Michigan's new education budget spells out improvements for student mental health resources. Shutterstock
Michigan's new education budget spells out improvements for student mental health resources.

Michigan’s latest investment in education could mean big things for mental health advocacy in school districts around the state—something particularly important as students return to the classroom amid the pandemic. 

MICHIGAN—Touted as a historic education budget put together by Democrats and Republicans, Michigan Gov. Gretchen Whitmer last month signed a bill that will give schools across the state a much-needed boost when it comes to per-student funding. 

It prioritizes mental health in schools by setting forth a route for Michigan school districts to get the right tools they may need to have a strong and positive student body emotionally and mentally, as well as academically. 

‘Coming Back to the Unknown’: A Look at Students and Mental Health 

Recognizing the need for more school counselors, psychologists, nurses, and social workers, the budget puts forth over $240 million to allow districts to hire more people to fill these positions. Each counselor would mean mental health support to 250 students, psychologists would serve groups of 500 students, and new nurses would be added for every 750 students, according to the budget.

The bill also boosts funding for school-based mental health programming by about $17 million, allowing districts to employ programs such as the TRAILS program, which involves districts improving youth access to evidence-based mental health services by training school mental health professionals in areas such as cognitive behavioral therapy and mindfulness.  

The measures are much needed, according to Daun Kittinger, a mother of five and crisis clinician at Lifeways Community Mental Health in Jackson. 

She said she has seen a lack of mental health care resources in schools after watching her children go through school systems as well as by working with children in schools and in the community through her job.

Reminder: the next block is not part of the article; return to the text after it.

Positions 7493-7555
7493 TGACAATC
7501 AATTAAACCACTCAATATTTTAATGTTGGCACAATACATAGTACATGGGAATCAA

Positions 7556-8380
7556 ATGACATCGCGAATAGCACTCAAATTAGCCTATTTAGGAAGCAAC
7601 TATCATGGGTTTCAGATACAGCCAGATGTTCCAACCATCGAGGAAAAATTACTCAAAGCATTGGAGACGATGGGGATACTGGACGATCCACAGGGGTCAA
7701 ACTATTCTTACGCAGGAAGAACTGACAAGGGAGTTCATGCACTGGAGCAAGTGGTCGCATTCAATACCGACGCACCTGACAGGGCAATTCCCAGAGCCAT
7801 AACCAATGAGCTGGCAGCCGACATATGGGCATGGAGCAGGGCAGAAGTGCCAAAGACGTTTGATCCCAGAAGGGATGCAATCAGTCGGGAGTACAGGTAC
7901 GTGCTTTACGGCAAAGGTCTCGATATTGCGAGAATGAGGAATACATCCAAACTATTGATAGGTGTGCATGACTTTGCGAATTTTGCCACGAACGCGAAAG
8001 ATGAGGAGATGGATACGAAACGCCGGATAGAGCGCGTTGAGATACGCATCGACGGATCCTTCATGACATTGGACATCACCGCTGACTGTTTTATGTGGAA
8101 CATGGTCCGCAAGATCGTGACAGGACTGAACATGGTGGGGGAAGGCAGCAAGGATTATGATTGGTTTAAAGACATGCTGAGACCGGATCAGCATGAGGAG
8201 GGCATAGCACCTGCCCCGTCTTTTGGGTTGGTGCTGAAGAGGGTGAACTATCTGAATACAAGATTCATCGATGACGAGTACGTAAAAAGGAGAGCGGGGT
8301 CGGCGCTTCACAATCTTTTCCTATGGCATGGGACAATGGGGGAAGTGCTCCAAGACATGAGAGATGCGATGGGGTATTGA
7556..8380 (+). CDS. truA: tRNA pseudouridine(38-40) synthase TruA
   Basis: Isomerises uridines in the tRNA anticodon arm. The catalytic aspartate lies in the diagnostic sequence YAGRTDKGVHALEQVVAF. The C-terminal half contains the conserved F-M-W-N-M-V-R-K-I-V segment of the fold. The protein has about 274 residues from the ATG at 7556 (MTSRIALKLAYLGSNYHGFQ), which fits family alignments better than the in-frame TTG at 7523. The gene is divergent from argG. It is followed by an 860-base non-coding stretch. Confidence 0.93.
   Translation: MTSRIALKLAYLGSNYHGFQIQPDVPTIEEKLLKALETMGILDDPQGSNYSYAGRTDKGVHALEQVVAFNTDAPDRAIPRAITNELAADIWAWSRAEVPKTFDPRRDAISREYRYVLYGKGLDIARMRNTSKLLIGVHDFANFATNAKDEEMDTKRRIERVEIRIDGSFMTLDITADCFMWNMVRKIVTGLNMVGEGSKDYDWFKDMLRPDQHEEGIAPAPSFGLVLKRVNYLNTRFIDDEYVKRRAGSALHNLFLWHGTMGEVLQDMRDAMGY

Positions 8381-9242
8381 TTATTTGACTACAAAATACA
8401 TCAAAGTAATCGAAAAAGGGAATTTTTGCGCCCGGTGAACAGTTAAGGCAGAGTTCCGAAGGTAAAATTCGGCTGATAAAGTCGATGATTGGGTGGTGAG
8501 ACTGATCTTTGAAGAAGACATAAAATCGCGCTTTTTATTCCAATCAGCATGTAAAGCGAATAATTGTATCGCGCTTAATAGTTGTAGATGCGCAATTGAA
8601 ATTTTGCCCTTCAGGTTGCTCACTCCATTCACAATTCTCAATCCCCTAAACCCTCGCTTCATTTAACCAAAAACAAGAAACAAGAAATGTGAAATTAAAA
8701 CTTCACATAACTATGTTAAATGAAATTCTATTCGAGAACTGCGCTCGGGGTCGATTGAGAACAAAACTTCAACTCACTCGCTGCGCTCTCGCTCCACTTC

Kittinger said that for many students, access to mental health treatments and programs is restricted to what school districts offer because there is less family interaction and support in some families.  

“A lot of kids are going home to parents who work two jobs. Some parents are, you know, just not involved enough with these kids,” she said. 

Kittinger said the uncertainty surrounding Michigan students during the coronavirus pandemic — encompassing everything from knowing whether they’d be in a physical classroom or learning virtually — has exacerbated some issues.  

“With COVID, the social aspect has gone away, so these kids are being integrated back into schools (and) it’s all new to them,” Kittinger told The ‘Gander Monday. “There’s not a lot of support in schools currently that can deal with the amount of kids that are coming back to the unknown.” 

Closing the Gap: A Look at the Numbers   

The signing of House Bill 4411 allows the state to eliminate a large funding gap between districts—a long-standing goal when it comes to balancing the minimum and maximum allowances.

The bill finalizes the 2022 School Aid budget, which totals more than $17 billion and included $85.4 million from the state’s general fund. It’s a substantial increase over last year’s budget and officials say it will not include a raise in taxes.  

In a statement released after signing the bill, Whitmer stressed that every student deserves an equal opportunity to achieve an education and succeed.  

“The funding provided to our schools today marks the end of a 27-year journey to close the gap between our districts,” the governor said. “This equalized funding will improve the quality of educational opportunities for schools and students across the state and set a solid foundation for which to build our future.” 

The newly signed bill helps close the education gap by closing the gap between how much school districts are allotted for each enrolled student. Here’s how it works: 

Traditionally, public districts and charter schools get about $8,100 from the state for each student enrolled. The state grant will increase by $589 — or 7 percent — for most districts, a total that will now sit around 8,700. Schools at the higher end will get about $170 — a 2 percent boost. Intermediate school districts also will get a 4 percent funding increase.  

Districts will get the money based on need, and then the funding is to go toward classrooms, mental health programs, and early childhood education, as well as to hire more staff. 

The measures taken by state lawmakers is an important one, according to Michigan Teacher of the year Owen Bondono, who said in a statement last month that technological and infrastructural disparities among districts have only been more prevalent during the coronavirus pandemic.  

“All students deserve access to high-quality teaching, resources, and educational spaces, and this budget helps ensure an effective education no matter where you live and attend school,” Bondono said.